Doubting everything. That could be the maxim that characterizes the times in which we live. Times in which the power of the referent seems to be diluted in a relativistic post-truth.
It is nothing new. Descartes systematized the doubt with his “I think, therefore I am.” Long before, skeptical philosophers had already embraced doubt and much later, Nietzsche himself said that “every conviction is a prison.”
As a tool in the search for truth, doubt is very useful. But maybe we are applying it wrong. Perhaps the doubt is getting out of hand. Perhaps the act of doubting – half applied – is creating more problems than it solves in our lives and in our society.
Sacrificing wisdom on the altar of intelligence
“Our society fosters intelligence rather than wisdom and celebrates the most superficial, hostile, and useless aspects of that intelligence,” wrote Tibetan Buddhist teacher Sogyal Rinpoche. “We have become so falsely ‘refined’ and neurotic that we take our own doubt for truth, and thus doubt, which is nothing more than a desperate attempt by the ego to defend itself against wisdom, remains deified as an objective and the fruit of authentic knowledge”.
“Contemporary education indoctrinates us in the glorification of doubt and in fact has created what could almost be called a religion or a theology of doubt, in which to be considered intelligent it is necessary to show that everything is doubted, always pointing out what is wrong and rarely ask what is right, cynically denigrate inherited ideals and, in general, everything that is done out of simple goodwill”.
According to Sogyal Rinpoche, this type of doubt is destructive because it ends up being “A sterile addiction to contradiction that repeatedly robs us of any true openness to any broader and more ennobling truth.” In practice, doubting for doubting, because we think it is a sign of intelligence, could simply plunge us into the most absolute mental chaos, leaving us in the clutches of an ignorant relativism that does not allow us to move forward but often implies a setback.
The noble doubt involves questioning ourselves
We are a society that praises doubt but is incapable of doubting itself and the questioning process. By doubting everything outside, without looking inside, we end up entangled in social conditioning that ends up dictating the path of “truth”. That path, however, does not lead to wisdom.
In practice, we doubt everything external. We doubt that the earth is round, the existence of a virus, statistics, what power figures say, what newspapers write, what doctors and volcanologists say … And that’s fine. Questioning things and not taking them for granted is important.
But we also have to question ourselves. We have to question the thought process that leads us to draw some conclusions and not others. Above all, we have to question our expectations throughout that process. The beliefs and stereotypes that are at the bottom and that end up pushing us in a direction that might not be the most appropriate.
In contrast to the nihilistic doubt, Sogyal Rinpoche proposes a “noble doubt”. “Instead of doubting things, why don’t we doubt ourselves: our ignorance, our assumption that we already understand everything, our grasping and avoidance, our passion for supposed explanations of reality that are found completely devoid of that wisdom,” he proposes.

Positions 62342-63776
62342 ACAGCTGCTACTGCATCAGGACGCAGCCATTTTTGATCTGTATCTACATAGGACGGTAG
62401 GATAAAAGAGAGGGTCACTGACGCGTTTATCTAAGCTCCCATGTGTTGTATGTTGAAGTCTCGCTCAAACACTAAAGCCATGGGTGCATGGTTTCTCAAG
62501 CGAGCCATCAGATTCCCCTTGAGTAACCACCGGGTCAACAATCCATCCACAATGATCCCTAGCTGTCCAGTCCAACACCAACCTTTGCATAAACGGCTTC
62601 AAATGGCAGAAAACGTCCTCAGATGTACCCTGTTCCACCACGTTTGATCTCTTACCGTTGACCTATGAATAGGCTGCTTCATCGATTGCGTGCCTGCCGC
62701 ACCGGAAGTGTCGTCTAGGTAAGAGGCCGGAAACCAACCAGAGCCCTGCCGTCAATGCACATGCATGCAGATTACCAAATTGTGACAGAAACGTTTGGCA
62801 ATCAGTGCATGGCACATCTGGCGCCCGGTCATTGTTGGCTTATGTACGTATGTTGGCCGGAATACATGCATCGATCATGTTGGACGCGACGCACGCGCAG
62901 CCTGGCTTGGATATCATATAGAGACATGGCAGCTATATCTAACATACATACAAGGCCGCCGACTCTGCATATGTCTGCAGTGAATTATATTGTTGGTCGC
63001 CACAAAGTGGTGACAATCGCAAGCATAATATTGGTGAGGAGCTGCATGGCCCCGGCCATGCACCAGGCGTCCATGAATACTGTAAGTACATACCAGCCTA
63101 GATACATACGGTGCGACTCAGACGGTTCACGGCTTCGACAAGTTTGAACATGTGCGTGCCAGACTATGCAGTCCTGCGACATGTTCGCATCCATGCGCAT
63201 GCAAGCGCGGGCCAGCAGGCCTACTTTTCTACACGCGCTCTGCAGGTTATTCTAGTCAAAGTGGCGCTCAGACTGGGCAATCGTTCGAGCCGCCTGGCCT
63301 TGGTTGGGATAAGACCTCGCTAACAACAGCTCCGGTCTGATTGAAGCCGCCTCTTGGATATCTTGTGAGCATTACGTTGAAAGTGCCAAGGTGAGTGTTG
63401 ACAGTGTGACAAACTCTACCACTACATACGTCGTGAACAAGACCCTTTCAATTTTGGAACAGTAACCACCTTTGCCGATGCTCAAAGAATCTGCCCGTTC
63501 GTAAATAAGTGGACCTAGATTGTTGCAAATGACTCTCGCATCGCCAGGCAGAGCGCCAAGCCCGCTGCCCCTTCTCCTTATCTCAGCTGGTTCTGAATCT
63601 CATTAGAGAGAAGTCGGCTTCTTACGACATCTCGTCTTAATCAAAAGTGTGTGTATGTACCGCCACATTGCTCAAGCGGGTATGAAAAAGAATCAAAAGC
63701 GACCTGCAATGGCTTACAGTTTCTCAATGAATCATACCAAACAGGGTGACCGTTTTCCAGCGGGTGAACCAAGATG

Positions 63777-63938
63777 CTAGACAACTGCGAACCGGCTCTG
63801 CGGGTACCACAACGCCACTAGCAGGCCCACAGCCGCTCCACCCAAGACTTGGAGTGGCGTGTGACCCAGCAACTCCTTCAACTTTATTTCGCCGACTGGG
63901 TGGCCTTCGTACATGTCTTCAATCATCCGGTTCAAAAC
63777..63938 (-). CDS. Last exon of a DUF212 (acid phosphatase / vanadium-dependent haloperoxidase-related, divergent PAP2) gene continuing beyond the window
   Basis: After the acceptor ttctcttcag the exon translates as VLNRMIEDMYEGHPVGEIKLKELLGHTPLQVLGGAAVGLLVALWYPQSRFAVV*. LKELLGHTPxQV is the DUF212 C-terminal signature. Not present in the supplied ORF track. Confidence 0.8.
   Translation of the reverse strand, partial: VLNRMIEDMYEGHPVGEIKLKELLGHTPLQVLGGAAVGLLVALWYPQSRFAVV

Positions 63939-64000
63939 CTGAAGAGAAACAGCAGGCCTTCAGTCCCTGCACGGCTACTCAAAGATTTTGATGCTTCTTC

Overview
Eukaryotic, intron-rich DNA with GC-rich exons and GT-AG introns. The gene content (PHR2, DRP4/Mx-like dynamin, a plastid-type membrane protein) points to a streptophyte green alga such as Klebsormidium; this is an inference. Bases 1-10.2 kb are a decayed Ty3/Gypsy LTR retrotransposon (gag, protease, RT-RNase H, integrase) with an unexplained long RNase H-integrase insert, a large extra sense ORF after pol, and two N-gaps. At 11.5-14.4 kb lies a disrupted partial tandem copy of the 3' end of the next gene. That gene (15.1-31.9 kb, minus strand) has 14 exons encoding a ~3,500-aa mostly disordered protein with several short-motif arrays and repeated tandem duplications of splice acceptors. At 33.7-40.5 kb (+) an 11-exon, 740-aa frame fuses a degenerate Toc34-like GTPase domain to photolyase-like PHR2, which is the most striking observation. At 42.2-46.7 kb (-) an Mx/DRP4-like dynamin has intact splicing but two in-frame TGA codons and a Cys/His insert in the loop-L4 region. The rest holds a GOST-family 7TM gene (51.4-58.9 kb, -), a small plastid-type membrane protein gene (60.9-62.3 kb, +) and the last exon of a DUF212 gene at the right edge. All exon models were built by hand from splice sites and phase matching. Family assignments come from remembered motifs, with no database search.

“That kind of noble doubt stimulates us, inspires us, tests us, makes us more and more authentic, empowers us and draws us further inward,” said Sogyal Rinpoche.
Obviously, the path to embrace the doubt that leads to wisdom is full of obstacles in these times: lack of time, dispersion, the overabundance of stimuli that prevent us from concentrating on the questions and our questioning, as well as the information overload. They are barriers that hinder the possibility of seeking answers within us.
Sogyal Rinpoche proposes another way: “Let us not take doubts with excessive seriousness or let them grow disproportionately; Let’s not see them only in black and white or react to them with fanaticism. What we have to learn is to gradually change our concept of passionate and culturally conditioned doubt for one that is more free, humorous and compassionate. This means that we must give time to doubts, and give ourselves time to find answers that are not merely intellectual, but live, real, authentic and operative.
“Doubts cannot resolve themselves immediately, but with patience we can create a space within ourselves where doubts can be carefully and objectively examined, unraveled, dissolved, and healed. What we lack, especially in our culture, is the correct mental environment, richly spacious and free from distraction, in which intuitions can have the opportunity to mature slowly”.
Sogyal Rinpoche does not say that we do not question the world. He is saying that we dare to question it free of stereotypes and conditioning in order to arrive at a truly sincere and authentic answer. He tells us that questioning must also extend to our thought process, our reasons for doubting and, above all, to conclusions.
Without that attitude, the pleasure of thinking is lost. Questioning, doubting and suspecting generates pleasure in feeling that through this act one becomes more and more free and autonomous. By doubting we become a person more in control of his life who decides who he is, what he does and why. However, if we do not allow ourselves to doubt ourselves and simply align ourselves with the answers provided by the other dissident part of society, we are giving up wisdom to plunge into the chaos of sterile doubts. We leave one flock to join another. And that is not intelligence or wisdom.
Rimpoché, S. (2015) El libro tibetano de la vida y de la muerte. Barcelona: Ediciones Urano.